It’s that time of year (hey, at least it’s closer to that time of year than I was last January)– time for me to pontificate about which films released in 2010 tickled my fancy enough to be worthy of placement on my top ten list. I had a rough time with this year, personally; I’m not about to go on about the cinematic sky falling and predict the end of all extant artistic achievement just because 2010 featured no There Will Be Bloods or District 9s or Children of Mens or Pan’s Labyrinths, but 2010 fell short for me in that a lot of the movies I did get around to seeing were decent to great, with the “great” movies often lacking the capital “G”. But the movies that hit the mark were quite excellent, so in the end there’s little point in complaining.
One caveat: note the “pt. 1” in the title. Yep, I’m breaking this out into two parts. I’m a tease that way.
10.) How to Train Your Dragon— A great movie for Dreamworks, and a great movie for us. And also the best animated movie of 2010. There’s an argument for Toy Story 3 but I’m not going to lie: I expect excellence from Pixar and mediocrity (mostly) from Dreamworks. How to Train Your Dragon soars about the former film effortlessly and proves that the studio behind such delights as the Shrek franchise, Madagascar, and Megamind isn’t utterly bereft of creative talent and drive. It’s hard to decide which to be more excited about; the self-contained story, which totally lacks pop culture references made with a wink and a nudge to the audience (save for, arguably, one D&D reference that just works regardless), or the animation, which is breath-taking from start to finish. In the end it’s the total experience that makes the movie such a treat, and I can only hope for more such movies in Dreamworks’ future.
9.) Kick-Ass— Don’t say I didn’t give anyone fair warning. I raved about this one on release (even after purposefully and overly hyping myself up for it), and still consider it the best action movie I saw all year long. Kick-Ass wastes little and never reuses concepts or choreography in each of its action sequences, keeping everything feeling fresh and inventive as it ramps up the ridiculousness scene after scene. From the parking lot of a 7-11 to the high-rise of Mark Strong’s father-of-the-year mob boss, Kick-Ass goes the distance as far as violent entertainment is concerned for 2010. But of course there’s more to this story of a teenager’s quest to become a real-life superhero; Kick-Ass is the kind of superhero movie that sheds light on the inherent ridiculousness of the genre while embracing it, and seems to argue that Aaron Johnson’s well-meaning but foolish protagonist is fighting a losing battle. If nothing else the movie provides a lot for superhero fans to mull over, but for everyone else it’s a deliciously madcap couple of hours spent with some wonderfully drawn characters, including Chloe Moretz and Nicholas Cage as a daddy-daughter crimefighting duo.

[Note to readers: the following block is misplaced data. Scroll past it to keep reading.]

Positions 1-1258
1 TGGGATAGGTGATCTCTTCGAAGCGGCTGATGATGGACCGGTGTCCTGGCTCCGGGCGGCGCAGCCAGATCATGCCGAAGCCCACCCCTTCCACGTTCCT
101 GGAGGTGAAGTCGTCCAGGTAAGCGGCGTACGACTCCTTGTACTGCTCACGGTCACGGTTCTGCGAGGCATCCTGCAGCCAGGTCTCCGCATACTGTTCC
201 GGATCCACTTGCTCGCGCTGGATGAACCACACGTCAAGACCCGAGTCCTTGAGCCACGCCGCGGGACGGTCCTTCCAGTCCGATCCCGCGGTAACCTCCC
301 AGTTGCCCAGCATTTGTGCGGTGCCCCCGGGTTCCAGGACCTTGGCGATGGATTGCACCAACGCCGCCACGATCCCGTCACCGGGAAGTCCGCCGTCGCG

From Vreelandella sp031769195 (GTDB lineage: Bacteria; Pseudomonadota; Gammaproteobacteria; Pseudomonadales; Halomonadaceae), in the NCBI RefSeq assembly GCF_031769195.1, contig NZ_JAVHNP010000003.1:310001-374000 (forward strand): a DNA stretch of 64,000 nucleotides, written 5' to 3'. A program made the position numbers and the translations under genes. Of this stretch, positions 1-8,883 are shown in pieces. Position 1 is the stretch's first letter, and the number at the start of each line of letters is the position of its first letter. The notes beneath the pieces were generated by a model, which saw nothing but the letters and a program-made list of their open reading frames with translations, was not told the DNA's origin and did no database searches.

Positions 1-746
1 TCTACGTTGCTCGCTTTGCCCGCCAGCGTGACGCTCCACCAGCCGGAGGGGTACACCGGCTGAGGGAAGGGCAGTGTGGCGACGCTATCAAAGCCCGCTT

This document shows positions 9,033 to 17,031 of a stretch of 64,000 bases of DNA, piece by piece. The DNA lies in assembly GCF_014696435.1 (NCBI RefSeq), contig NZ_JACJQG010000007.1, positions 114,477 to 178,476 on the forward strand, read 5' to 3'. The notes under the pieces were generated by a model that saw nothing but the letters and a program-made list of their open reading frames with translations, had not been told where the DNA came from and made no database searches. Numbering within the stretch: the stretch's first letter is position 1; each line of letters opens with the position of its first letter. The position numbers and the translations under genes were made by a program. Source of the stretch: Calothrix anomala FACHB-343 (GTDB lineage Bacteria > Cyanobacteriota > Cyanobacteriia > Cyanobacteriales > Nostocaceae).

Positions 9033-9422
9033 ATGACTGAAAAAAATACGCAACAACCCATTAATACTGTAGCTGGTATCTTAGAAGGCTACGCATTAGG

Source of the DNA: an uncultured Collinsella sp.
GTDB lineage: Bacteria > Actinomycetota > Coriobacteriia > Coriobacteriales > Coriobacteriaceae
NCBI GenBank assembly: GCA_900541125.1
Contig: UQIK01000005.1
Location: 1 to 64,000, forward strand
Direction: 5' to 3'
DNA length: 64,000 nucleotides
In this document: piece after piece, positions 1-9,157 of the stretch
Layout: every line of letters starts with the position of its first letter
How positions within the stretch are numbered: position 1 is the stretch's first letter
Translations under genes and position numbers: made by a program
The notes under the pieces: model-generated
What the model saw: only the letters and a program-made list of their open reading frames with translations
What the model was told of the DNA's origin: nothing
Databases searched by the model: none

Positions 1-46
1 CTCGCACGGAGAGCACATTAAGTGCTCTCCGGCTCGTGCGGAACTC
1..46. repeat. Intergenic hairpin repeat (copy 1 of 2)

8.) Monsters— For many, I think Gareth Edwards’ debut picture will be worthy of a raised eyebrow due to the rumors circulating about its alleged budget (which as far as I can tell aren’t rumors but rather truths). I can’t say I blame anyone, even the movie’s supporters, for reacting this way; accomplishing what Edwards was able to using just fifteen thousand clams is impressive no matter how much the film works for you. And frankly, Monsters— a quiet movie that’s more about simmering tension and chemistry between its leads than it is about mayhem wrought by the titular extraterrestrial behemoths– will either work for people, or it won’t and they won’t get it. Not that there’s much to “get” about the movie, mind, but it’s an intimate and unassuming movie when many will expect something huge and explosive out of it. It’s not a spectacle, though, and it never tries to be, though the brief footage shown of the creatures is nothing short of spectacular.
7.) Scott Pilgrim vs the World— I’m not about to back out on my Kick-Ass statement, but really when it comes to the action scenes of said film and Scott Pilgrim‘s, it’s six of one, half dozen the other. A matter of preference, perhaps– I definitely liked the action of Kick-Ass more but you can’t really go wrong with either of them, and what Scott Pilgrim might lack in raw butt-kicking compared to Matthew Vaughn’s picture, it makes up for in sheer heart and editing wizardry. Scott Pilgrim dazzles, pure and simple, and it is honestly at its best when it focuses on Michael Cera’s titular embattled hero’s emotional journey from slacker loser to bona fide boyfriend material, rather than the physical exertions he undergoes in order to literally fight for the love of Mary Elizabeth Winstead’s “girl of your (literal) dreams” Ramona Flowers. Maybe the most amazing thing about this movie is that amidst the spectacle of video-game violence, in which everyone has a special power and a hidden weakness, the story about youth growing up and rejecting “cool” for substance and meaning hits with the greatest impact.
6.) The King’s Speech— Recent view for me, and not a moment too soon. The King’s Speech is probably the best crowd-pleaser of 2010, a truly endearing piece of feel-good cinema without any schmaltz or disingenuous sentiment in the way of a moving, energetic, and impeccably told story. The King’s Speech succeeds despite sporting such an unassuming, low-drama plot; in a movie littered with plot points arguably better positioned to be dissected for conflict, Tom Hooper’s story about King George VI’s stutter and his friendship with an Australian speech therapist maintains our interest throughout and proves a completely rewarding experience. The best the film has to offer: Colin Firth’s and Geoffrey Rush’s respective performances as the future king and the man who helped him overcome his stammer.
Entries 5-1 coming…soon!